What Does Downgrade To ‘Junk’ Status Mean For Russia?

Russia was making headlines again Tuesday, and the news didn’t get any better for the country’s battered economy, which is teetering on the brink of recession.

Ratings agency Standard and Poor’s cut Russia’s foreign currency credit rating to BB+ and issued a negative outlook for the future.

Why The Cut?

Standard and Poor’s gave several reasons for the downgrade. The ruble has lost more than half its value in a matter of months.

Plummeting oil prices and international economic sanctions imposed on Russia by the U.S. and other countries stemming from Russia’s intervention in the Ukraine are dragging Russia’s economy down.

Russia’s GDP is expected to contract by up to 5 percent in 2015 for the first time since the global financial crisis in 2009.

What Does It Mean?

While a one-notch credit cut alone is not devastating, the cut to BB+ level has the potential to be particularly harmful. BB+ rated investments are considered to be non-investment grade or “junk” status.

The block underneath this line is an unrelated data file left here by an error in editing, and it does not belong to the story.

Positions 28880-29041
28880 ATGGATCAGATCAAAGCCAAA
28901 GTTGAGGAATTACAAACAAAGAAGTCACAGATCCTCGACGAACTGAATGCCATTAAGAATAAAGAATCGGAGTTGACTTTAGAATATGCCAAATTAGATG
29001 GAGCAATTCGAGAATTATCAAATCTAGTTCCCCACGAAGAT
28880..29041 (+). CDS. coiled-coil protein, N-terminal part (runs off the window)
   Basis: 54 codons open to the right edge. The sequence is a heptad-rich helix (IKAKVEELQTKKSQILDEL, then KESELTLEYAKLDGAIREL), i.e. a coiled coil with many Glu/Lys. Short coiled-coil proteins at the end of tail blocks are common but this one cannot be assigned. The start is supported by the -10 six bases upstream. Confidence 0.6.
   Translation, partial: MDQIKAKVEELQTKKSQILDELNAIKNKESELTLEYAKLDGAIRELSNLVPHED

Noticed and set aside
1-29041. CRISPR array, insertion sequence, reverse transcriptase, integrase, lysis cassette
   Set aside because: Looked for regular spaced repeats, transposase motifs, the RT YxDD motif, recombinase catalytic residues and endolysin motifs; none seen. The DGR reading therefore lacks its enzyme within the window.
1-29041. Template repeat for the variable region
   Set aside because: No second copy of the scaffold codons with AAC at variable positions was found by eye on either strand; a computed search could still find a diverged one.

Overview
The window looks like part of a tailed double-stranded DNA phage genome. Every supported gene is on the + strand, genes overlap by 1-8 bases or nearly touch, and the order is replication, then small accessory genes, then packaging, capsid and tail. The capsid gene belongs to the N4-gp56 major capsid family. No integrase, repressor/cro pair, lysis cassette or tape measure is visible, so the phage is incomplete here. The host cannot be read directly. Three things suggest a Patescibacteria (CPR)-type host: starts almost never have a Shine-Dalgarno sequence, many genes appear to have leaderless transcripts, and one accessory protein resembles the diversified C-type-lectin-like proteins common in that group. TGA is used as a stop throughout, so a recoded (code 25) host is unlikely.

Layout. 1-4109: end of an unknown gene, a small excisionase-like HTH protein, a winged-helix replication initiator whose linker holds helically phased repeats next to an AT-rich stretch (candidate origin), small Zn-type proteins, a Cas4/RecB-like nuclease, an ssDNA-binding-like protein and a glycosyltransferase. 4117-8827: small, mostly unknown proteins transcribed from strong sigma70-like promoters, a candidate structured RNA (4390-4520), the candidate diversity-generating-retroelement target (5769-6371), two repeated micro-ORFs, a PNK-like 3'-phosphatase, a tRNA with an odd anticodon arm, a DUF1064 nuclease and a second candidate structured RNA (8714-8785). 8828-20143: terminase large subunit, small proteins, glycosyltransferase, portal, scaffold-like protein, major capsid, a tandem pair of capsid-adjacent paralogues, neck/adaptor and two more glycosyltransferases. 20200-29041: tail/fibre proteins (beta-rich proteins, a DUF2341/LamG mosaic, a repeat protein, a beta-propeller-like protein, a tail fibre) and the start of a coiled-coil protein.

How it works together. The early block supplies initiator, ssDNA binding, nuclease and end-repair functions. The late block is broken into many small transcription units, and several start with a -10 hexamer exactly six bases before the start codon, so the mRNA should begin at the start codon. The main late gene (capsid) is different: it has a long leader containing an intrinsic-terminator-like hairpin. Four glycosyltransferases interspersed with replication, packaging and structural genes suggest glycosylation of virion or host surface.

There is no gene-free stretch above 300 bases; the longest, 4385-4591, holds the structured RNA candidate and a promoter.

This is the first time Russia’s credit has been rated at junk status by Standard and Poor’s since 2004. Many international investment funds are prohibited from investing in junk-rated debt, and the downgrade could make it a lot more expensive for Russia’s government to borrow in international markets.

What’s Next?

Investors will be watching the other two main credit ratings agencies, Moody’s Investor Service and Fitch Ratings, both of which still have investment-grade ratings assigned to Russia. If one or both of the other agencies downgrade Russia to junk status in upcoming months, it could exacerbate Russia’s difficulties in staving off a deep recession.

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